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Arola does have one heavier action rod rigged up and uses it when larger fish are observed. The heavy artillery is a 36-inch, heavy action rod with 30-pound test braid and an 8 foot long, heavier fluorocarbon leader.

Arola’s views about fishing gear echoes the advice I got from Grant Prokop, 1000 Lakes Sports, earlier this winter when I was shopping for Christmas gifts. Prokop: “Getting set up with heavier rods and line is great for when you’re hooking up with big enough fish. But most of the time, anglers encounter fish that average smaller, 3 to 7 pounds or thereabouts. Stiff rods don’t offer enough give and take to prevent giving the fish slack line. A lighter action rod stays loaded up much better and makes losing those average size fish a lot less likely.”

image of lake trout lures Lindy Quiver Spoon, bucktail jigs and white tube jigPersonally, I’ve never had an ice rod which was devoted to lake trout fishing. A medium-heavy action Ugly Stick, 30 inches long I think and rigged with 10 pound test has served as my pike-walleye-trout combo rod. Admittedly, if I ever hooked a really big lake trout, I’d probably lose it. But so far, I have never hooked one big enough to give me that problem.

Arola’s array of trout fishing lures is fairly simple. “My #1 favorite lake trout lure is a ½ ounce white bucktail jig, white, it has to be white!” Arola says. “Some of my friends like using the white tubes with a 3/8 or ½ ounce tube head stuffed inside them, but I like the action of the bucktails better.”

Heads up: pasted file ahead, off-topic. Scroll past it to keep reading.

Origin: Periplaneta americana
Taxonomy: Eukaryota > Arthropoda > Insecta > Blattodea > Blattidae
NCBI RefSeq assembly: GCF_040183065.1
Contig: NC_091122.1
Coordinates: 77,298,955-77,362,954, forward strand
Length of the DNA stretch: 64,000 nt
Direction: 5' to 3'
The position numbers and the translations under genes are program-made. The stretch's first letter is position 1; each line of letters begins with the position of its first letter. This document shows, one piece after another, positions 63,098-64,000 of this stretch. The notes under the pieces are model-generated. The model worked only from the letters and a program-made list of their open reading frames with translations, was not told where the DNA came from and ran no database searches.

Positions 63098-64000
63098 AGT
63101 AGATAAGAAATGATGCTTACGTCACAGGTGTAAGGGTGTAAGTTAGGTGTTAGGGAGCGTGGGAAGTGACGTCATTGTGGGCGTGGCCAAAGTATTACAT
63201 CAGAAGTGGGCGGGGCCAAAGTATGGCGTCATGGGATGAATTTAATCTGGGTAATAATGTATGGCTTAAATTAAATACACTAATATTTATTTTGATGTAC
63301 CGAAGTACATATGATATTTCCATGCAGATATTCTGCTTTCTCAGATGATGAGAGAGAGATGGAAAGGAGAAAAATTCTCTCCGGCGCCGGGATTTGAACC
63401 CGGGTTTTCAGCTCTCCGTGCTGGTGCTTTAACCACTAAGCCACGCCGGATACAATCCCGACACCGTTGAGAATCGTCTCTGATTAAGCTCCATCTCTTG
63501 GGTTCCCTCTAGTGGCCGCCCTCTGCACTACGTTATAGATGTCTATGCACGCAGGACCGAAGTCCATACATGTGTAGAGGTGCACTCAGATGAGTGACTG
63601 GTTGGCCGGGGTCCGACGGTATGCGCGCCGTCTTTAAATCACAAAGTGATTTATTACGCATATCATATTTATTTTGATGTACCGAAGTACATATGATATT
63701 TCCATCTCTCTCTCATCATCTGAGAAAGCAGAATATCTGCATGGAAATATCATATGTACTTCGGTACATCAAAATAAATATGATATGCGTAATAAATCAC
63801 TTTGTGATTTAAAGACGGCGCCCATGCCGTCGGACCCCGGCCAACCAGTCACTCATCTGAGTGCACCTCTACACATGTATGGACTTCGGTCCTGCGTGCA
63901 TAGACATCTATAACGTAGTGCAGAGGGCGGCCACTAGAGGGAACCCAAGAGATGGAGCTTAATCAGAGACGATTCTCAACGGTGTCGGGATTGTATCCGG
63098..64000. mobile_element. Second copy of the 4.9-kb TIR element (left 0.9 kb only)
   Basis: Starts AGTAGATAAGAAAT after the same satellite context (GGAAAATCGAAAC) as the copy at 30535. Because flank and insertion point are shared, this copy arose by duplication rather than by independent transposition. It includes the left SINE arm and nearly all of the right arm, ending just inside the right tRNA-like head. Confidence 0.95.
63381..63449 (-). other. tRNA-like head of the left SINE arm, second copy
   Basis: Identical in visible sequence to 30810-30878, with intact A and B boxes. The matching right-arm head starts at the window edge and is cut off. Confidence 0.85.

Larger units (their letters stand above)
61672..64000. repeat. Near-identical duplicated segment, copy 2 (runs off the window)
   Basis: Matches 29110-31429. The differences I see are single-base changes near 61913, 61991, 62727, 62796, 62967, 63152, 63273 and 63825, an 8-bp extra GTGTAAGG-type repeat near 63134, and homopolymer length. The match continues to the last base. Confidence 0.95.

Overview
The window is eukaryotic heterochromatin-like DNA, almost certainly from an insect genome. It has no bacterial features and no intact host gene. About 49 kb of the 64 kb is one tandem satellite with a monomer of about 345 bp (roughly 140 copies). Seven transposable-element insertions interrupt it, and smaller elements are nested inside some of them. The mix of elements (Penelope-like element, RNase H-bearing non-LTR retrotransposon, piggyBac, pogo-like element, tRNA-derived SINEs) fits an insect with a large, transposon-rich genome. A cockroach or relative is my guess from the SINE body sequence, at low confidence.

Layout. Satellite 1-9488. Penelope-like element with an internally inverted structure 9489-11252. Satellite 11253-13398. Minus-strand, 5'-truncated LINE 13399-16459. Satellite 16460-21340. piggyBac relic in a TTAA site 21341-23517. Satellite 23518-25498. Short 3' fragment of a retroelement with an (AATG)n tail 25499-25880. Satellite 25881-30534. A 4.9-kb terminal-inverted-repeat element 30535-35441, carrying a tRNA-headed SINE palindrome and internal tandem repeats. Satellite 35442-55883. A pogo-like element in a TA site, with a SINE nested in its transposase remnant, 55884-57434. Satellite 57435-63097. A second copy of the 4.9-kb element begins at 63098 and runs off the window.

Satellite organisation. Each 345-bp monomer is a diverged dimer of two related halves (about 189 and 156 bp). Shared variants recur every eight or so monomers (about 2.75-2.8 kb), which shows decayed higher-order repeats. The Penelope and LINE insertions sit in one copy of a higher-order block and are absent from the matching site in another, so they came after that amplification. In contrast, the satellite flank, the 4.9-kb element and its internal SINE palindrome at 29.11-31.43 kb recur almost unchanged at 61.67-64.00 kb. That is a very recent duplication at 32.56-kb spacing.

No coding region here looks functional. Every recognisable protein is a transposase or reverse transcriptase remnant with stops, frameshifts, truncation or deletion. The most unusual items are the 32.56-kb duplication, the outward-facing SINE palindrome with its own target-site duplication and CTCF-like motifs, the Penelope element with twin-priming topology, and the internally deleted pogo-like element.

Arola suggests that we should also have one rod rigged up with a jigging spoon too. It should be flashy, but not too heavy. I asked if something like a ¼ ounce Quiver Spoon would be a good choice. “Yes, you want it to flutter down slower and give off lots of flash, that allows fish more time to find and strike it.” Arola added.

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Finally, I asked for an opinion about the weather and which, if any weather patterns were more favorable than others for finding trout in an active mood. Truthfully, I was hoping that he’d validate my observation that showed a preference for cold, clear weather patterns. But Arola didn’t go that far, he said, “I don’t really think that matters, the weather pattern might influence where or how we fish, but we catch fish when it’s cloudy just as often as we do when it’s clear. I think we may fish shallower on a cloudy day or deeper when it’s clear, but that’s about the only real difference.”

If you never tried it, you should, it is a hoot. For me, catching them is fun, and I like to eat them too. But the real thrill is getting the strike, one second nothing is happening and the next, there’s somebody shouting fish on!

So, with the lake trout season upon us, getting rigged and ready doesn’t sound that complicated, does it? Maybe this is your year to give a try.

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Ethan Smith is a seasoned marine veteran, professional blogger, witty and edgy writer, and an avid hunter. He spent a great deal of his childhood years around the Apache-Sitgreaves National Forest in Arizona. Watching active hunters practise their craft initiated him into the world of hunting and rubrics of outdoor life. He also honed his writing skills by sharing his outdoor experiences with fellow schoolmates through their high school’s magazine. Further along the way, the US Marine Corps got wind of his excellent combination of skills and sought to put them into good use by employing him as a combat correspondent. He now shares his income from this prestigious job with his wife and one kid. Read more >>